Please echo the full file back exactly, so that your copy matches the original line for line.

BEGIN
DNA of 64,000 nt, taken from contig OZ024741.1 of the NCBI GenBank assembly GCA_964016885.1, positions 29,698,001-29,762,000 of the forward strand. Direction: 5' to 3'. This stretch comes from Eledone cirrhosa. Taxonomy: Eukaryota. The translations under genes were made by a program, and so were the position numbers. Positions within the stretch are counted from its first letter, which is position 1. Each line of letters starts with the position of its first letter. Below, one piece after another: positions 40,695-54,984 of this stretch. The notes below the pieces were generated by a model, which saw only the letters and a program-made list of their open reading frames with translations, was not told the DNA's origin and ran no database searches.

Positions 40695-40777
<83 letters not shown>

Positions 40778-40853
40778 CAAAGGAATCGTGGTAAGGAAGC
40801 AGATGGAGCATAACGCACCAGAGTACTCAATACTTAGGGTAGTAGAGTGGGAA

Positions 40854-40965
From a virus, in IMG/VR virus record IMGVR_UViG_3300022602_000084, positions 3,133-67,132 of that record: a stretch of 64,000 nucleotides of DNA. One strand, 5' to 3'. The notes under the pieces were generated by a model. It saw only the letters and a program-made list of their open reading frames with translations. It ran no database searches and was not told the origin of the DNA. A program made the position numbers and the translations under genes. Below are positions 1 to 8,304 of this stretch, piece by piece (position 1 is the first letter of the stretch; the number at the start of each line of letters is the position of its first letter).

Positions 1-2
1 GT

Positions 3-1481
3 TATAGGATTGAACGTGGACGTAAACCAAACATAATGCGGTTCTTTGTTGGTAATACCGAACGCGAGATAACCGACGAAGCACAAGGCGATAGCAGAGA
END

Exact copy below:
DNA of 64,000 nt, taken from contig OZ024741.1 of the NCBI GenBank assembly GCA_964016885.1, positions 29,698,001-29,762,000 of the forward strand. Direction: 5' to 3'. This stretch comes from Eledone cirrhosa. Taxonomy: Eukaryota. The translations under genes were made by a program, and so were the position numbers. Positions within the stretch are counted from its first letter, which is position 1. Each line of letters starts with the position of its first letter. Below, one piece after another: positions 40,695-54,984 of this stretch. The notes below the pieces were generated by a model, which saw only the letters and a program-made list of their open reading frames with translations, was not told the DNA's origin and ran no database searches.

Positions 40695-40777
<83 letters not shown>

Positions 40778-40853
40778 CAAAGGAATCGTGGTAAGGAAGC
40801 AGATGGAGCATAACGCACCAGAGTACTCAATACTTAGGGTAGTAGAGTGGGAA

Positions 40854-40965
From a virus, in IMG/VR virus record IMGVR_UViG_3300022602_000084, positions 3,133-67,132 of that record: a stretch of 64,000 nucleotides of DNA. One strand, 5' to 3'. The notes under the pieces were generated by a model. It saw only the letters and a program-made list of their open reading frames with translations. It ran no database searches and was not told the origin of the DNA. A program made the position numbers and the translations under genes. Below are positions 1 to 8,304 of this stretch, piece by piece (position 1 is the first letter of the stretch; the number at the start of each line of letters is the position of its first letter).

Positions 1-2
1 GT

Positions 3-1481
3 TATAGGATTGAACGTGGACGTAAACCAAACATAATGCGGTTCTTTGTTGGTAATACCGAACGCGAGATAACCGACGAAGCACAAGGCGATAGCAGAGA